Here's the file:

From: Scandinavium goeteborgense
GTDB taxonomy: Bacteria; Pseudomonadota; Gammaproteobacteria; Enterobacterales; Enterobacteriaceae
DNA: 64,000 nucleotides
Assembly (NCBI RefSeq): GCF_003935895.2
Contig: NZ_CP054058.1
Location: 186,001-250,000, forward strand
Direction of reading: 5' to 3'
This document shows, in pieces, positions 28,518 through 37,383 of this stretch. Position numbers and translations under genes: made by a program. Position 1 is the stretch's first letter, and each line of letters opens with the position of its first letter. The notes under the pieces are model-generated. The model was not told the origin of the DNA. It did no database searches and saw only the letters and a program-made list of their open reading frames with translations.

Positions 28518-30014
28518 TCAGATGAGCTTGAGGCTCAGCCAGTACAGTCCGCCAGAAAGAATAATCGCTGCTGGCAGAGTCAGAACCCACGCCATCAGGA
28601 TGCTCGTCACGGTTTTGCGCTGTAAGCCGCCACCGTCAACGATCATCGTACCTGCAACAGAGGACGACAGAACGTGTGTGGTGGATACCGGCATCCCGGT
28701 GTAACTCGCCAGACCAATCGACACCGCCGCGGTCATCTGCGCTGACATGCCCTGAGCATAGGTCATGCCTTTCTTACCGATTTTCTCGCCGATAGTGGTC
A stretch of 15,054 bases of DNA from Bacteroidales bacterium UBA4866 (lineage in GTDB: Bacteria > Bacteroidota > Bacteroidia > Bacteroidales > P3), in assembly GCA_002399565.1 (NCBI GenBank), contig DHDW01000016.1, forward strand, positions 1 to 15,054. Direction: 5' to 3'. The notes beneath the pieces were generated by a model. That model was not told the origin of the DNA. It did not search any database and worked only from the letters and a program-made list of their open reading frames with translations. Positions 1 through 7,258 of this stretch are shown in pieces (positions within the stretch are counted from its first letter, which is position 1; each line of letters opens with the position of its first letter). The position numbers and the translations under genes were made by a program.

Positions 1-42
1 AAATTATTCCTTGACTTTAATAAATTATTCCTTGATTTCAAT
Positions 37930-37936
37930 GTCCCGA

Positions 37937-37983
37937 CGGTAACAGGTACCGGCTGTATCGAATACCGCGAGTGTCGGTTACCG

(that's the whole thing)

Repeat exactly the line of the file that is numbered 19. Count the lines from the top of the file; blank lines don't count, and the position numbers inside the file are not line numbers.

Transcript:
37937 CGGTAACAGGTACCGGCTGTATCGAATACCGCGAGTGTCGGTTACCG